Description for Bookstore
"Finally, after more than two centuries of living in the shadow of other revolutionaries whose reputations have been extolled and exaggerated, this intriguing character is brought to life. Through careful research Cohen has uncovered a wide variety of materials hitherto ignored. The result is neither hagiography nor muckraking, but a carefully crafted biography that gives us new insights into the American Revolution and the early days of the Republic."--William M. Fowler Jr., Northeastern University "This is the first full-length biography of one of the more successful officers of the Continental Navy. As it is comprehensive and exhausts what it is possible to know about Abraham Whipple from the available sources, it is likely to remain the definitive biography well into the future."--Michael J. Crawford, Naval Historical Center Abraham Whipple (1733-1819) commanded insurgents who destroyed HMS Gaspee in Narragansett Bay and helped direct the successful invasion of the Bahamas. This little-known, yet intrepid and frequently successful Continental Navy officer contributed significantly to the War for Independence. An esteemed officer of the fleet, he spent his last years in frontier Ohio where he was respected and appealed to younger generations as a "representative of the Revolution." Sheldon Cohen's biography of Whipple presents a look inside the life of a Continental officer. He illustrates at a personal level the complexities of naval warfare, including Whipple's reliance on personal finances and family connections to outfit his ships and pay his crew. Cohen also reveals the commander's treatment as a British prisoner of war, and his eventual migration west, shedding light on experiences shared by many Revolutionary War veterans. A volume in the series New Perspectives on Maritime History and Nautical Archaeology, edited by James C. Bradford and Gene Allen Smith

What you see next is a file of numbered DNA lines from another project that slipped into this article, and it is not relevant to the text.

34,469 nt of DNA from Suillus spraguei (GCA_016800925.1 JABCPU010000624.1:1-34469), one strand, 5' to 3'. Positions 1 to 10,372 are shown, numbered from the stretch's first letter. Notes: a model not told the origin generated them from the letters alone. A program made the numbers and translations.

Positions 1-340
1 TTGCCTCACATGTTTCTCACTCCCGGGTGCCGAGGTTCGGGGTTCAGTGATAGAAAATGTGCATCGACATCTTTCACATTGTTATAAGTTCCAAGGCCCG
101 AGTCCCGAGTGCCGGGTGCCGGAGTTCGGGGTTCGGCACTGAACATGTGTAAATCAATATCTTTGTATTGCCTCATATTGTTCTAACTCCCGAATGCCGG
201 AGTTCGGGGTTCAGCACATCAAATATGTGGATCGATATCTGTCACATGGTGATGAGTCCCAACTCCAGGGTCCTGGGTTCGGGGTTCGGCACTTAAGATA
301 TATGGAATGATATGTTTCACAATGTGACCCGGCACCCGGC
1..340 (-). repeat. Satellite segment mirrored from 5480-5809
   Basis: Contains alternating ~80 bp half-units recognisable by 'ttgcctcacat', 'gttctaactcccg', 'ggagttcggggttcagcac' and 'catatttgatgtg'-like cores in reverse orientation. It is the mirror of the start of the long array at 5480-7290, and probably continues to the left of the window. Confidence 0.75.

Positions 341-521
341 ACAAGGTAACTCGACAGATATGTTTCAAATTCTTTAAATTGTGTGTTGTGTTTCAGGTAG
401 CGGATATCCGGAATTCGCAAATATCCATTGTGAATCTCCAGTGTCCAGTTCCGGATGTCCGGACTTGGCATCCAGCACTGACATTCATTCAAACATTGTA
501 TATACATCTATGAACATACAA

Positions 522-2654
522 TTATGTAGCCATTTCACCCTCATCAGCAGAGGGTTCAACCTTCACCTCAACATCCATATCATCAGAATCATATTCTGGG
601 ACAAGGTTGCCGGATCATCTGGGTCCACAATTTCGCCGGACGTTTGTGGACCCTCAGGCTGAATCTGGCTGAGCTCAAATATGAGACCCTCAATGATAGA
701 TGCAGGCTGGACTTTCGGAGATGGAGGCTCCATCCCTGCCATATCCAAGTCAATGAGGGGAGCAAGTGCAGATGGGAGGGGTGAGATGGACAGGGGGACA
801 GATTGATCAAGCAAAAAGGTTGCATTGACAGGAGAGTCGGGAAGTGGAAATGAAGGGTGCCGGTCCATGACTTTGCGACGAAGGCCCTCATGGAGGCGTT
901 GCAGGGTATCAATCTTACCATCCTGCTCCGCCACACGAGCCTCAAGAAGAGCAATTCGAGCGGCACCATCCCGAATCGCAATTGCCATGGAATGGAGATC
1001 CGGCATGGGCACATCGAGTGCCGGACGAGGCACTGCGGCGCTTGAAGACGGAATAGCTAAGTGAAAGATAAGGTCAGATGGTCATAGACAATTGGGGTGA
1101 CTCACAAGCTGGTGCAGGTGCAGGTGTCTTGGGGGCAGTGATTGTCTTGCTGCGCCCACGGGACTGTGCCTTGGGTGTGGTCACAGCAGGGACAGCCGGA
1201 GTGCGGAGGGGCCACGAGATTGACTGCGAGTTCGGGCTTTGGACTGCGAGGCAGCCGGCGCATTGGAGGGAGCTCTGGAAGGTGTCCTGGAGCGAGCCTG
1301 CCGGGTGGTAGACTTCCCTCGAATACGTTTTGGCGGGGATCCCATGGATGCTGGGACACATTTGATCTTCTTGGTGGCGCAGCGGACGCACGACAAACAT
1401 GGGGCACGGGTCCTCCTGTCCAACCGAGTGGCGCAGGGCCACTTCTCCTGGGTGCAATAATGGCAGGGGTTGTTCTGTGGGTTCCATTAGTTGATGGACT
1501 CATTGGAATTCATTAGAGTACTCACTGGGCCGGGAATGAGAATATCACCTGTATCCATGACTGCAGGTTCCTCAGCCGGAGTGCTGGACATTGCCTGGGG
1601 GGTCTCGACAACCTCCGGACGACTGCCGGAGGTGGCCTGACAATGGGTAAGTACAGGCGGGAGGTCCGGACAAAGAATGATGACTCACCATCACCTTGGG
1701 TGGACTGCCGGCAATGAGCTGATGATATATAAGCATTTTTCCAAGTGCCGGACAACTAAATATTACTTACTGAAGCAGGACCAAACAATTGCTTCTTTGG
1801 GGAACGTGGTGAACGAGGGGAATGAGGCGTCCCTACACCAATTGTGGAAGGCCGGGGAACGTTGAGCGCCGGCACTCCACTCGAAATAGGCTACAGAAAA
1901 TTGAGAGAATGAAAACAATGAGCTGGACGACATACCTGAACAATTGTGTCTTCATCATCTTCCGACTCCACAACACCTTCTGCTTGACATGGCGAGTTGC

Description for Bookstore
"Finally, after more than two centuries of living in the shadow of other revolutionaries whose reputations have been extolled and exaggerated, this intriguing character is brought to life. Through careful research Cohen has uncovered a wide variety of materials hitherto ignored. The result is neither hagiography nor muckraking, but a carefully crafted biography that gives us new insights into the American Revolution and the early days of the Republic."--William M. Fowler Jr., Northeastern University "This is the first full-length biography of one of the more successful officers of the Continental Navy. As it is comprehensive and exhausts what it is possible to know about Abraham Whipple from the available sources, it is likely to remain the definitive biography well into the future."--Michael J. Crawford, Naval Historical Center Abraham Whipple (1733-1819) commanded insurgents who destroyed HMS Gaspee in Narragansett Bay and helped direct the successful invasion of the Bahamas. This little-known, yet intrepid and frequently successful Continental Navy officer contributed significantly to the War for Independence. An esteemed officer of the fleet, he spent his last years in frontier Ohio where he was respected and appealed to younger generations as a "representative of the Revolution." Sheldon Cohen's biography of Whipple presents a look inside the life of a Continental officer. He illustrates at a personal level the complexities of naval warfare, including Whipple's reliance on personal finances and family connections to outfit his ships and pay his crew. Cohen also reveals the commander’s treatment as a British prisoner of war, and his eventual migration west, shedding light on experiences shared by many Revolutionary War veterans. A volume in the series New Perspectives on Maritime History and Nautical Archaeology, edited by James C. Bradford and Gene Allen Smith
Table of Contents
List of Illustrationsp. xi
Forewordp. xiii
Prefacep. xv
Acknowledgmentsp. xix
Rhode Island Beginningsp. 1
The Passage from Peacetime to Rebellion, 1763-1775p. 19
Whipple's War, at Home and Abroad, 1775-1778p. 51
War's Fortunes and Misfortunes, 1779-1783p. 94
Postwar Discontentments, 1783-1789p. 130
Final Years in Ohio, 1789-1819p. 155
Notesp. 179
Bibliographyp. 213
Indexp. 225
Table of Contents provided by Ingram. All Rights Reserved.